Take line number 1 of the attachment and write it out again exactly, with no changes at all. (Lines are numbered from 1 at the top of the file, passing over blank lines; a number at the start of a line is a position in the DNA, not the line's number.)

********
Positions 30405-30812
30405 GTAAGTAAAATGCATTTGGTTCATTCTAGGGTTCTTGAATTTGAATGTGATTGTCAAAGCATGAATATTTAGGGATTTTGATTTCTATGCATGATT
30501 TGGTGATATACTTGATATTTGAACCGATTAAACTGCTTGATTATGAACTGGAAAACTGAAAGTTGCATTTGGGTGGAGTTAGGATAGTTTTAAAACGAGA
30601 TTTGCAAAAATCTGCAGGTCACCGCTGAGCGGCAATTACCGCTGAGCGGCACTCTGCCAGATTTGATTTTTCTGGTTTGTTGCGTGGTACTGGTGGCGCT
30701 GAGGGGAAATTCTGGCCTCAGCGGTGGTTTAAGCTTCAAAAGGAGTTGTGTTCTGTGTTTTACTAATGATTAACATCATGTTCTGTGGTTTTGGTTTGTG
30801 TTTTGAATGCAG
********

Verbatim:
Positions 30405-30812